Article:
The clinical and diagnostic debate circulating pediatric bipolar disorder (PBD) has been highlighted as one of the most controversial themes in child psychiatry. With atypical symptomatic expression, constituting its predominant diagnostic discrepancy, PBD is manifested through prolonged manic episodes and affective storms, lacking the symptomatic cycling and episodic nature presented in adult BD. Apart from its unique clinical presentation, the substantial symptomatic overlap with attention deficit hyperactivity disorder (ADHD) indicate an important diagnostic challenge in PBD. Specifically, both disorders share core characteristics such as irritability, hyperactivity, excessive talking and distractibility. Against this background of findings on the overlapping symptomatology between PBD and ADHD, current research guidelines highlight the need of exploring non-symptomatic markers as potential clinical phenotypes. Especially in disorders with distinctive biologic underpinnings, both clinicians and researchers have shown increased interest in establishing neuropsychological profiles. Recent neuropsychological studies indicated the distinct nature of neurocognitive deficits in PBD, describing impairments in various cognitive skills during acute episodes phases, while this severe deterioration of cognitive deficits appears to persist even during euthymic states. Regarding neuropsychological assessment in AHD, recent findings suggested dysfunctions in the domains of working memory, verbal memory and response inhibition. Furthermore, neuroimaging studies are fast becoming a key instrument to establish distinct neuropsychological profiles for PBD and ADHD. A large number of neuroimaging studies have indicated abnormalities in limbic, cortical and subcortical brain systems, while meta-analytic findings of voxel based morphometric studies highlight abnormalities in dorsolateral and lateral orbitofrontal-temporal areas in PBD. In recent neuroimaging findings with focus on neurocognitive performance during an emotional Stroop task, patients diagnosed with ADHD indicated activation on higher cortical centres associated with processing speed and significantly decreased role of sustained attention. Furthermore, these findings suggest emotional regulation and inhibitory control are moderately intercorrelated, adding more complexity to the theme of neurocognitive deficits in ADHD. These observations on the neurobiological mechanisms of cognitive impairments in PBD appear to provide robust evidence on a potential specific neuropsychological profile of PBD, the relationship between mood states and neuropsychological functioning, and the link between emotion generation and regulation in children with PBD.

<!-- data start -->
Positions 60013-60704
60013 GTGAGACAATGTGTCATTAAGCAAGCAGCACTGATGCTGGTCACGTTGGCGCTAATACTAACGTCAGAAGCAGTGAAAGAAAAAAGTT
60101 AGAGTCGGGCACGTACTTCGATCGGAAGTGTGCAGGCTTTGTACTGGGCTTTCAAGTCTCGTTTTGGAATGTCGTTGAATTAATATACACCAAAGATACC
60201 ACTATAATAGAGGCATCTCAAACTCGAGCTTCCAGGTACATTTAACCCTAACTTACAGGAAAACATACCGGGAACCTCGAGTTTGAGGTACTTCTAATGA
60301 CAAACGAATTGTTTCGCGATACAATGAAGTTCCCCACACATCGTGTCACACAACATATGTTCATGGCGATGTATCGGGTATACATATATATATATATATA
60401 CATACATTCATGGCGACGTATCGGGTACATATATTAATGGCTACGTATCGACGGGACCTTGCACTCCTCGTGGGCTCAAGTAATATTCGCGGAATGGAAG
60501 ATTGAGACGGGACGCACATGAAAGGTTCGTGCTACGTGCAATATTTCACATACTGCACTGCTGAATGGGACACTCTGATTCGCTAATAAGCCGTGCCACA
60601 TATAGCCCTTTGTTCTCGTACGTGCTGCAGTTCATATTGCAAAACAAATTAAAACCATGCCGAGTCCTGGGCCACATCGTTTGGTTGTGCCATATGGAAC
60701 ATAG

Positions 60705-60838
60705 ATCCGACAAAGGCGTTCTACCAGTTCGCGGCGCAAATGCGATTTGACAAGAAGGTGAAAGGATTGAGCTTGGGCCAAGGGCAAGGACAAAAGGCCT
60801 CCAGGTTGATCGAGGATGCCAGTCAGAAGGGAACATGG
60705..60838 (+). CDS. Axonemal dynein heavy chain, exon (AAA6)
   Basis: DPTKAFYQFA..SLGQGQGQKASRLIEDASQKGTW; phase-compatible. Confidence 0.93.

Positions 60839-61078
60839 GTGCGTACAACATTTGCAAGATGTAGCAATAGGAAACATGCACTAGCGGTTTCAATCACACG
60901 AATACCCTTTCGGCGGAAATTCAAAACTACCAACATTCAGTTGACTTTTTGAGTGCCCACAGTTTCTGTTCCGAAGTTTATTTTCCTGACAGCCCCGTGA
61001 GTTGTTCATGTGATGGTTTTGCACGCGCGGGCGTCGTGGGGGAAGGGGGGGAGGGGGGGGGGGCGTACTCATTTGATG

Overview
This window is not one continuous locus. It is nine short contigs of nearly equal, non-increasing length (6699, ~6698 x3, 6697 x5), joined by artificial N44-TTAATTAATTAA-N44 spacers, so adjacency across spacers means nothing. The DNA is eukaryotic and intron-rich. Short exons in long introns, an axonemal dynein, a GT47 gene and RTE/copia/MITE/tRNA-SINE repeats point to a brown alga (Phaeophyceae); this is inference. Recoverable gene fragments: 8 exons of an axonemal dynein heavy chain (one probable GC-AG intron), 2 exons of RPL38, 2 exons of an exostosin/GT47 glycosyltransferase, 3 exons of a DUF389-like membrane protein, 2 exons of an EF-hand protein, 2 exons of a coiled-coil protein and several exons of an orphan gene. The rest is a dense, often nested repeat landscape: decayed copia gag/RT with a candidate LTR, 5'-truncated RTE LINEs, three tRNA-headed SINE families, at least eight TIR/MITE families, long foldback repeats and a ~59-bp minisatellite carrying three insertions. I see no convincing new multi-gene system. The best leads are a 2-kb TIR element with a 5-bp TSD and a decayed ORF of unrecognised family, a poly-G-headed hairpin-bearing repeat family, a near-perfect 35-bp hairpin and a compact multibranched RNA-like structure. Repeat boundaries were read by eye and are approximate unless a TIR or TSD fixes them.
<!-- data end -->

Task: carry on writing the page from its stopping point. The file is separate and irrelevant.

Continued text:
Key words: Bipolar disorder, attention-deficit hyperactivity disorder, neuropsychological assessment, diagnosis.
F. Zaravinos-Tsakos, G. Kolaitis (page 332)